OK, enough's enough. I realize that most of America's school children are so fat that the jiggle of their flesh resembles the rhythmic motion of a lava lamp, and that many of us adults are so portly that forklifts have replaced pallbearers at the average funeral, but does really mean that a bunch of busybodies have to take it upon themselves to drag Starbucks and KFC
into court because too many people don't understand that ingesting half a quart of cream or that chasing a few pieces of extra crispy with buttermilk biscuits and gravy might cause some health problems down the road? (Yes, that may have been the longest sentence I've ever written.):NEW YORK (Reuters) - Starbucks Corp. (SBUX.O) may be next on the target list of a consumer-health group that this week sued the operator of the KFC fried chicken restaurant chain for frying foods in oils high in harmful trans fat.
The Center for Science in the Public Interest said it is planning to campaign against the global cafe chain because of the increased risk of obesity, heart disease and cancer associated with high-calorie, high-fat products it sells.And the possibility of legal action against Starbucks, similar to the case it is taking against KFC owner Yum Brands Inc. (YUM.N), has not been ruled out, said CSPI executive director Michael F. Jacobson.
And get this--the union that represents Starbucks workers in three New York stores is joining the effort, and it is upset because the coffee chain actually allows them to eat and drink as much as they want:The union contends that Starbucks staff gain weight when they work at the chain. They are offered unlimited beverages and leftover pastries for free during their shifts.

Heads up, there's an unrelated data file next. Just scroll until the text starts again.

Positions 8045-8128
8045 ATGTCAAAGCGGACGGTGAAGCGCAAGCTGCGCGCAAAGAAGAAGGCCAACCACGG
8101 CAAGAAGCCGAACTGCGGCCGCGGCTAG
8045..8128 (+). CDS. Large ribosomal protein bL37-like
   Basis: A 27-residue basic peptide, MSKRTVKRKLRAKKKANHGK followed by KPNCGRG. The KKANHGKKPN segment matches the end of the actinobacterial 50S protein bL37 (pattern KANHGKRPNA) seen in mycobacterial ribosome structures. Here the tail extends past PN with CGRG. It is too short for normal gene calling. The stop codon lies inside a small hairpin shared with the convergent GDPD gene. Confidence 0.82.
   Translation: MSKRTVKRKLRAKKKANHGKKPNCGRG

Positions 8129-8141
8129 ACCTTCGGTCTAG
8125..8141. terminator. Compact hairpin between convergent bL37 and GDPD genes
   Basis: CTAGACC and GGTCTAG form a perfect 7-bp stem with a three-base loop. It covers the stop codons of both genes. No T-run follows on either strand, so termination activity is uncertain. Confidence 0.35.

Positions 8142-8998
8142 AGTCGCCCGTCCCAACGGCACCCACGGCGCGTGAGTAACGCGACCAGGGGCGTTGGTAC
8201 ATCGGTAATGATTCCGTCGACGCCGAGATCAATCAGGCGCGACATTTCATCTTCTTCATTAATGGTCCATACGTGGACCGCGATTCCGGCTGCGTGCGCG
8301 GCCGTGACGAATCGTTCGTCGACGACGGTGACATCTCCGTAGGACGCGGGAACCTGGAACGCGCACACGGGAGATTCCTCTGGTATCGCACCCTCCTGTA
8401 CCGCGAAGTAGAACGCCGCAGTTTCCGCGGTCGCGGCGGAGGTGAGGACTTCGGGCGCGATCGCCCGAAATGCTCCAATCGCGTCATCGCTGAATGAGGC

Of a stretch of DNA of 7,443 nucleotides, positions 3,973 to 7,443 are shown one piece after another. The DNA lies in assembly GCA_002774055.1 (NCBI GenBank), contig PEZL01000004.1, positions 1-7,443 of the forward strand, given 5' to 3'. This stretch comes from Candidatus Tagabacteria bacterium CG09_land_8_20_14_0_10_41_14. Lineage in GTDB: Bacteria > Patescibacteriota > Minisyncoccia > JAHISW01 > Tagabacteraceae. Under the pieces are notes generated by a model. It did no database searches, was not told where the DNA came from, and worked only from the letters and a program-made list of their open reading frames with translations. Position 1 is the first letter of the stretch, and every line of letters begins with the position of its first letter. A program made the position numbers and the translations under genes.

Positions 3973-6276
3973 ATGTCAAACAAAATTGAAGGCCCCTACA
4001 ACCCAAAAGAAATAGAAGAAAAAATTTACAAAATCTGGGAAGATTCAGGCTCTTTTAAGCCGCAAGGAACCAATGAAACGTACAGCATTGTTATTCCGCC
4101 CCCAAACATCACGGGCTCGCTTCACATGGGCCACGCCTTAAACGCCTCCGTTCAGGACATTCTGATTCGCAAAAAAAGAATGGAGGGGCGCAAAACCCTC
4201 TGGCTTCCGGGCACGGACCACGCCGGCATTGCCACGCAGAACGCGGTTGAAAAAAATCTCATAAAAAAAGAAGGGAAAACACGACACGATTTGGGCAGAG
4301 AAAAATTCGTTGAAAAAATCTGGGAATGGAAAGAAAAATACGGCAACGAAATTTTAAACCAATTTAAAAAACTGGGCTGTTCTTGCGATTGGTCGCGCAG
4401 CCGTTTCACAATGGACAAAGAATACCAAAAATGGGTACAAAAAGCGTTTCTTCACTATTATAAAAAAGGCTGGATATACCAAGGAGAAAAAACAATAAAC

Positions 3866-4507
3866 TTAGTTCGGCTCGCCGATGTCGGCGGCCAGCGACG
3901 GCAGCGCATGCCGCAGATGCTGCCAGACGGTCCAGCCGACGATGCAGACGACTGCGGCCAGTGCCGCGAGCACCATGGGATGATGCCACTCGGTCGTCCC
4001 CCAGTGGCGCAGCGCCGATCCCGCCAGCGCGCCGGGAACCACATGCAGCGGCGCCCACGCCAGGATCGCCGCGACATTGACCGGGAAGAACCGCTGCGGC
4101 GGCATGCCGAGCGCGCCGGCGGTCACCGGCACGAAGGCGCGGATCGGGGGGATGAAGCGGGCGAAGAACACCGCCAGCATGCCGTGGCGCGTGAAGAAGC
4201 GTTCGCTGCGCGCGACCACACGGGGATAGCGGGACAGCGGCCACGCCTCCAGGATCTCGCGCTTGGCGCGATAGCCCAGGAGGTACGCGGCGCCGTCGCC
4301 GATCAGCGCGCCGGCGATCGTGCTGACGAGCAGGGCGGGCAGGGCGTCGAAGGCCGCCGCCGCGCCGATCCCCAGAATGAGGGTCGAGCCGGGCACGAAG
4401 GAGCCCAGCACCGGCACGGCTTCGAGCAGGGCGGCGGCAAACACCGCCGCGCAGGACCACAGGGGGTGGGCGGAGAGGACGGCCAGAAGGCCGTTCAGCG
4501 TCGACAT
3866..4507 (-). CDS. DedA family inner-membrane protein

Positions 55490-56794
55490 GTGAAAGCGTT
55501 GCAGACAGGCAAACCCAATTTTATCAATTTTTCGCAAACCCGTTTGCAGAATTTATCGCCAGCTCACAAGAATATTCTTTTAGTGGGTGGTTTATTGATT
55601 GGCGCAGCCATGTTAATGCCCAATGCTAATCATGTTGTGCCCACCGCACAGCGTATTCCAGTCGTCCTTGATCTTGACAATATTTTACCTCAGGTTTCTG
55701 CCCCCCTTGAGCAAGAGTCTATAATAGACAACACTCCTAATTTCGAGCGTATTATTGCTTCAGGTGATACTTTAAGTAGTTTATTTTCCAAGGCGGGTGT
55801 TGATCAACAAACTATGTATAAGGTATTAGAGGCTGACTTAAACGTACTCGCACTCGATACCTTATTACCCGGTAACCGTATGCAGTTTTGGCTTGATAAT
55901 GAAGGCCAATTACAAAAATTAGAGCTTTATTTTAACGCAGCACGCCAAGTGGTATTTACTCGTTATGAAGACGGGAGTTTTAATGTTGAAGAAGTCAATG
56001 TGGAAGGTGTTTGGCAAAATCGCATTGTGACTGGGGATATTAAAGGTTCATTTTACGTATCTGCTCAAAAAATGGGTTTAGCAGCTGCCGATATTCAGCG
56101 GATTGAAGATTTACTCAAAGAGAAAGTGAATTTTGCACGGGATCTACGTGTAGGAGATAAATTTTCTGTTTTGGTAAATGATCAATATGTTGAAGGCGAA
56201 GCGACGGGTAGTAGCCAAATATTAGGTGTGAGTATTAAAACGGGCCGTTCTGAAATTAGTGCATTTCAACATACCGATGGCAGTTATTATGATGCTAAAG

Notice the policy is that the employees are offered free food and drink, not that they are forced to consume said goods. Basically, this union is saying that its members are so weak-willed that they can't help but to load up on frappuccinos and seven-layer bars until they have to be rolled out of the store at closing time.
Please. It is a serious problem that so many of us are overweight, and I have no beef with anyone who wants to pour money--private or public--into educating people about proper eating habits and how to maintain a healthy lifestyle. I have a big problem with people trying to force businesses--through lawsuits or the threat of lawsuits--into altering their products because they offend someone else's sensibilities.
Does Starbucks claim that their drinks are healthy? I've been in plenty of Starbucks, believe me, and I've yet to see a sign that reads "A latte a day keeps the doctor away." And as for this whole trans fat business, one of the reasons restaurants turned to partially hydrogenated oils was because they were pressured by health groups to stop using beef tallow and palm oils
, which were high in saturated fat.
In other words, it was the law of unintended consequences at work. So maybe all these do-gooders should just leave restaurants alone, and allow consumers to make their own decisions, rather than trying to clog up our courts like their foes have clogged our arteries.